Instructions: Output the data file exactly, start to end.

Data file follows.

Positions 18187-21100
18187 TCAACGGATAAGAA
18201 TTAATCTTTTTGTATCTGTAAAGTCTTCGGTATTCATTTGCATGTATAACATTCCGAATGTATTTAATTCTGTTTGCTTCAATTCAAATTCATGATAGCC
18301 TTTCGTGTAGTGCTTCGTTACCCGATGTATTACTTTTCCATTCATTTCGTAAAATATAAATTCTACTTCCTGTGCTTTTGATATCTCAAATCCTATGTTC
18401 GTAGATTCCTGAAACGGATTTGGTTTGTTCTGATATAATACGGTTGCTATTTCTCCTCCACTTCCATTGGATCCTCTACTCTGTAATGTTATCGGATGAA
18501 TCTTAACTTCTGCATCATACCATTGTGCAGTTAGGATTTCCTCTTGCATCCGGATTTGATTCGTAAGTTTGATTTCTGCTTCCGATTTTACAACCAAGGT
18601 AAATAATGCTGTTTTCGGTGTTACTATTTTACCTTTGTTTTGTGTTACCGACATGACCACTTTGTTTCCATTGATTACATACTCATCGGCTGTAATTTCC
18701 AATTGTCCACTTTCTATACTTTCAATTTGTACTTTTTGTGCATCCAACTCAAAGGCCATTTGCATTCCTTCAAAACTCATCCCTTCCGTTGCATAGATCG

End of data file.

Positions 18187-21100
18187 TCAACGGATAAGAA
18201 TTAATCTTTTTGTATCTGTAAAGTCTTCGGTATTCATTTGCATGTATAACATTCCGAATGTATTTAATTCTGTTTGCTTCAATTCAAATTCATGATAGCC
18301 TTTCGTGTAGTGCTTCGTTACCCGATGTATTACTTTTCCATTCATTTCGTAAAATATAAATTCTACTTCCTGTGCTTTTGATATCTCAAATCCTATGTTC
18401 GTAGATTCCTGAAACGGATTTGGTTTGTTCTGATATAATACGGTTGCTATTTCTCCTCCACTTCCATTGGATCCTCTACTCTGTAATGTTATCGGATGAA
18501 TCTTAACTTCTGCATCATACCATTGTGCAGTTAGGATTTCCTCTTGCATCCGGATTTGATTCGTAAGTTTGATTTCTGCTTCCGATTTTACAACCAAGGT
18601 AAATAATGCTGTTTTCGGTGTTACTATTTTACCTTTGTTTTGTGTTACCGACATGACCACTTTGTTTCCATTGATTACATACTCATCGGCTGTAATTTCC
18701 AATTGTCCACTTTCTATACTTTCAATTTGTACTTTTTGTGCATCCAACTCAAAGGCCATTTGCATTCCTTCAAAACTCATCCCTTCCGTTGCATAGATCG